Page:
Cost is another major factor in making your final decision. If your third choice college has offered a $15,000 a year scholarship, so that you would save $60,000 over four years, that college might move up to first choice. Financial considerations could be especially important if you’re planning to go on to law, medical or graduate school.


It may seem like an agonizing decision, but if you applied to colleges that are good matches, all of your choices should be good ones. There are no wrong decisions. You can be happy at any of these colleges. Once you make your decision, you will invest emotionally in that school, and it becomes the right choice.


For high school juniors who are thinking about where to apply, the key to having good college options at this time next year is to engage in a thoughtful process of self-assessment. If you focus on applying to your best matches rather than the most prestigious colleges, you should be happy with all your choices when it’s time to make your final decision. 



College Admission Update – Another Competitive Year

Monday, April 5th, 2010

At the end of spring break, many high school juniors and their families come home exhausted after visiting colleges. In addition to an often punishing schedule of two or even three college tours a day, the reality that they are beginning the high-stakes college admission process can put students and parents on edge.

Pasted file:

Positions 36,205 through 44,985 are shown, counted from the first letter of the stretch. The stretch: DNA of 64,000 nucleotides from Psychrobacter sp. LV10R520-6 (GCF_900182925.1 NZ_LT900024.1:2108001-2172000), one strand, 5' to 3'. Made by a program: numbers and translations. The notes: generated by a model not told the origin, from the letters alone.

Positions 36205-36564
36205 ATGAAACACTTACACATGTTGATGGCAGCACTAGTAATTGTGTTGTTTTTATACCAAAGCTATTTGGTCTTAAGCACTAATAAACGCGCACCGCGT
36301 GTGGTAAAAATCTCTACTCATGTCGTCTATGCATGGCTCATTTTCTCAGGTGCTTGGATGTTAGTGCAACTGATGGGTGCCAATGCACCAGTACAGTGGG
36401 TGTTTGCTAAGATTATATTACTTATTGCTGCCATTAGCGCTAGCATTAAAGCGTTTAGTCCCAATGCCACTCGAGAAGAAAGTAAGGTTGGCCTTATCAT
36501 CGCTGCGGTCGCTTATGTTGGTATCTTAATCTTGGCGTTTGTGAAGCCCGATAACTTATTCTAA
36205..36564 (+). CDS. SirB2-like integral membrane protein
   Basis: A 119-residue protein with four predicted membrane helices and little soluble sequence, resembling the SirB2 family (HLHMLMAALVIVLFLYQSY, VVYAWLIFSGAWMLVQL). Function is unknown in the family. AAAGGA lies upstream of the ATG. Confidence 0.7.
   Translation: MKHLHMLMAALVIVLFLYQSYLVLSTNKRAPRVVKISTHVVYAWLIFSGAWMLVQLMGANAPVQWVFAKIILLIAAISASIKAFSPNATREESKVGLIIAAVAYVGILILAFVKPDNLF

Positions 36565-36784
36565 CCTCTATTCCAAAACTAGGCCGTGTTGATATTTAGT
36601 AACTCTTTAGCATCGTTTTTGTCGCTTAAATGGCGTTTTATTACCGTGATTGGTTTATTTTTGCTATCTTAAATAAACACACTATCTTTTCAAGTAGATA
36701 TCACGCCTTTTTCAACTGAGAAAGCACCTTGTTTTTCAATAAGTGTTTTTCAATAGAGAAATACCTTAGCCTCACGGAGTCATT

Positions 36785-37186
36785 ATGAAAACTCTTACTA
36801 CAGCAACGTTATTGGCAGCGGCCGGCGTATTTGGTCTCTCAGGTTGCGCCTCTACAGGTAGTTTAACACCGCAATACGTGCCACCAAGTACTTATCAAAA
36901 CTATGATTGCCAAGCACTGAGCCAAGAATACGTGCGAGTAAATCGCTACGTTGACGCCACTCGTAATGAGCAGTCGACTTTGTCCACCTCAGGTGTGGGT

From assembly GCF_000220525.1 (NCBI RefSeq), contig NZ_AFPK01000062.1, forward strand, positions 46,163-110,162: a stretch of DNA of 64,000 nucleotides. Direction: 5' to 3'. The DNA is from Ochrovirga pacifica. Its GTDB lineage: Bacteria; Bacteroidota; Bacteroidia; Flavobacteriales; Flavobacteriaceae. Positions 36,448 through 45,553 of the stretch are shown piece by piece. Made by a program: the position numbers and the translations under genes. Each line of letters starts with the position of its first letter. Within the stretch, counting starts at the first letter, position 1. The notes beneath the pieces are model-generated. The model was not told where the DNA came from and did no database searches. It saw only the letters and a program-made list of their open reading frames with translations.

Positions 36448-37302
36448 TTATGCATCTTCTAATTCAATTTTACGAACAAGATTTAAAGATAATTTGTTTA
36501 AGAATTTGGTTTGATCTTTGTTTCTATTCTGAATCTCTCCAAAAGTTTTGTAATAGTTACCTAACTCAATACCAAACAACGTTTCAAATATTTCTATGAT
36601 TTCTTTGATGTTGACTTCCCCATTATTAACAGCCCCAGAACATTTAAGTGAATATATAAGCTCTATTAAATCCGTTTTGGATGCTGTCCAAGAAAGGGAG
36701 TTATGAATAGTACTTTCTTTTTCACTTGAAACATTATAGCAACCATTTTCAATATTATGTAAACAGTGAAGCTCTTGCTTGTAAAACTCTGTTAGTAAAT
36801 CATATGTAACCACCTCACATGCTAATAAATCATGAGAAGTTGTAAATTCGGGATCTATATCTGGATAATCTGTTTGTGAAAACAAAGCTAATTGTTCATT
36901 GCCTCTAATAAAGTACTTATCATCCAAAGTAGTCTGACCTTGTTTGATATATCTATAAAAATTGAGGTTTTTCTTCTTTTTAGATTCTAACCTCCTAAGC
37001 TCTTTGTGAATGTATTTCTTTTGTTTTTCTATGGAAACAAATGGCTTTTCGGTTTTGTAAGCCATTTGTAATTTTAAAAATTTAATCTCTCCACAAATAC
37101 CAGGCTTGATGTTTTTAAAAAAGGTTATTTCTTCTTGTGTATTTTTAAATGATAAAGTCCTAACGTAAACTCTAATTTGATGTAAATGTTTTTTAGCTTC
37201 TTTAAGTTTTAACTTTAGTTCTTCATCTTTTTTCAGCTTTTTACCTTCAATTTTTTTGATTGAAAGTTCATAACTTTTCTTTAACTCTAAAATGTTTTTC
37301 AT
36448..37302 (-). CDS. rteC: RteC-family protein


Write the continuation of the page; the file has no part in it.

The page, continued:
Then there are the reports of this year’s admission decisions, which only add to the stress. Applications were up at many selective colleges, pushing acceptance rates at some schools to record lows.


Applications increased at all UC campuses. UCLA received 57, 578 freshman applications, and Berkeley had a record 50,312 freshman applications this year.  Harvard and Stanford saw applications increase by roughly five percent.  Both Princeton and University of Pennsylvania received over 4,000 additional applications this year, close to a 20 percent increase at each school.  Brown and University of Chicago each had increases of more than 5,000 applications.  Even a relatively modest 3 percent increase at Columbia means 750 additional students competing for admission.


You can blame California for some of the increases. The state’s ongoing budget crisis and severe funding cuts at California’s public universities have led more California students to apply to out of state schools. Anxiety about the competition for admission and the desire to compare financial aid packages and scholarship offers may also be leading students around the country to apply to more colleges.


When applications increase, acceptance rates decrease. At Penn, the admit rate dropped from 17.1 percent last year to 14.2 percent this year. Stanford admitted 7.2 percent of applicants, while Harvard’s acceptance rate dropped just under 7 percent, a record low for the school.  Georgetown had a 19 percent admit rate. University of Virginia admitted 24 percent of out-of-state applicants. Duke’s admit rate dropped from last year’s 17 percent to a new low of 15 percent.  One of the most dramatic decreases in acceptances was at University of Chicago, where 27 percent of students were admitted last year and only 18 percent this year.